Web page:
Bernard Matthews owner ‘put profits before protecting workers’ pensions’

Bernard Matthews was sold by Rutland Partners to Boparan Private Office last summer via an £87.5m pre-pack administration

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The Independent Online

The private equity owner of turkey producer Bernard Matthews has been criticised for rejecting a buyout offer that would have protected the troubled company’s pension scheme.

Bernard Matthews was sold by Rutland Partners to Boparan Private Office last summer via a £87.5m pre-pack administration, which resulted in the company’s defined benefit pension scheme being jettisoned into the Pension Protection Fund (PPF).

But according to letters released by the Work and Pensions Committee, BPO had previously offered to buy Bernard Matthews outright, which would have included assuming responsibility for the full liabilities of the pension scheme.

At the time of the administration, the scheme had a deficit estimated at up to £75m, according to the committee.

The documents reveal that Rutland had rejected the original offer because it would have involved a write-off of the majority of their outstanding loans to the company they owned.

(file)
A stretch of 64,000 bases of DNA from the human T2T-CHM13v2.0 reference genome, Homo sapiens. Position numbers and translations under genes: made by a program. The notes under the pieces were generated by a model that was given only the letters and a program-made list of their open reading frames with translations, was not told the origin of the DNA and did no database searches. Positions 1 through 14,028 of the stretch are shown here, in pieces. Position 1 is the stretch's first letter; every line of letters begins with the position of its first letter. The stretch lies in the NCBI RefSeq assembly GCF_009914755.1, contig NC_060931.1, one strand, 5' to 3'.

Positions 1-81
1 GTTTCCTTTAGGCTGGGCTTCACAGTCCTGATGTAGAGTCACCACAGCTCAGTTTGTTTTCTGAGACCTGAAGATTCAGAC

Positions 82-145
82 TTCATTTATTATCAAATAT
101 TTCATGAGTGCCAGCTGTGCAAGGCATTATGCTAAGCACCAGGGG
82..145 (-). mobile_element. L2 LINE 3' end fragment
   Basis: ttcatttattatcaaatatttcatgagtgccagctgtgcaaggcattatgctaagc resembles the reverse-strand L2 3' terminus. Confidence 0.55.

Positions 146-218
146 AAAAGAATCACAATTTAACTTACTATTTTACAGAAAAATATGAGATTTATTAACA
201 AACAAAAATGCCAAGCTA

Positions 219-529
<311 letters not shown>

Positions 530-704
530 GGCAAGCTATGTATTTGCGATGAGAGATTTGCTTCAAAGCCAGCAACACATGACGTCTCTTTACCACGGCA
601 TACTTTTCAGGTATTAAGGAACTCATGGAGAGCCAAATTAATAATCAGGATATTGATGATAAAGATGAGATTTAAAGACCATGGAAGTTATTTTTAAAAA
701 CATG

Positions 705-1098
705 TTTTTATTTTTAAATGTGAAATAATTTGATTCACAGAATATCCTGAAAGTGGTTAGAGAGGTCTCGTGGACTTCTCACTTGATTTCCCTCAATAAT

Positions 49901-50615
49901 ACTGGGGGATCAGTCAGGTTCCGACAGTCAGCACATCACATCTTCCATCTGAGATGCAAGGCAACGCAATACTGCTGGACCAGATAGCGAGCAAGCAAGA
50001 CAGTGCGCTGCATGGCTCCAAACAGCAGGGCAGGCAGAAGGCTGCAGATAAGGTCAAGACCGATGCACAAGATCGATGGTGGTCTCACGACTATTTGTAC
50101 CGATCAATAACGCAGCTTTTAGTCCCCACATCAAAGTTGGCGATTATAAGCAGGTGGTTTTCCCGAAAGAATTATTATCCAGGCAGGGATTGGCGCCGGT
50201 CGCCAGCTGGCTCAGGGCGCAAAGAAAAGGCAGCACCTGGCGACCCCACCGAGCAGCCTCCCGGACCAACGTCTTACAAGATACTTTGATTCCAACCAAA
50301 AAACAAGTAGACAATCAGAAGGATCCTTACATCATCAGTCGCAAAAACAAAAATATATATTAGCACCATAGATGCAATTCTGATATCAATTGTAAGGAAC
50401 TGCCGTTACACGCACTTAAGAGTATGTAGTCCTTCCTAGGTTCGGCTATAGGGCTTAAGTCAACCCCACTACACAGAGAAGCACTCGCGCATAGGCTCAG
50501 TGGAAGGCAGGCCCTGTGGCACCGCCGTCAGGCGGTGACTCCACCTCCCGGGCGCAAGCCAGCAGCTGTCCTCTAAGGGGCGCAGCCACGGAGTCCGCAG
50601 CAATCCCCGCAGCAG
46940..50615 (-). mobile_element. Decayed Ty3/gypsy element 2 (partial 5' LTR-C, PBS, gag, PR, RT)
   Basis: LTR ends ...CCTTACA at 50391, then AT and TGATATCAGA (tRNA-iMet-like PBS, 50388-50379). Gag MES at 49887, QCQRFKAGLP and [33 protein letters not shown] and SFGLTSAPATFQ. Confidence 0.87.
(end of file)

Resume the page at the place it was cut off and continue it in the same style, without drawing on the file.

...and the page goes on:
“This arrangement delivered a much improved financial outcome for Rutland Partners but drastically reduced the amount recoverable by the pension scheme – to potentially less than 1p in the pound,” the committee said on Friday.

Frank Field, chairman of the committee, said that he has confidence “that the PPF, working with the scheme trustees, will act in the best interests of the pensioners”, but also said that it is “clear that the former owners passed up a better deal for pension scheme members in favour of lining their own pockets”.

Bernard Matthews lost £26.9m in the year to 30 June 2016 and was at the time forecasting a further funding requirement of almost £3m by the end of September 2016, documents show.

The letters reveal that at the time of the administration appointment, the company was “cash flow insolvent, unable to pay its debts as they fell due”.

The PPF is an industry-backed body that is designed to step in and protect workers’ pensions when a company goes bust, but recovering money from firms that have gone into administration is an arduous process that commonly takes years.

 

Around 700 workers are thought to be facing major cuts to their pensions as a result of Bernard Matthews’ administration.

The committee said that the case “raises concerns about the use of pre-pack administration as a means of shedding responsibility for pension liabilities and transferring them to the PPF lifeboat”. 

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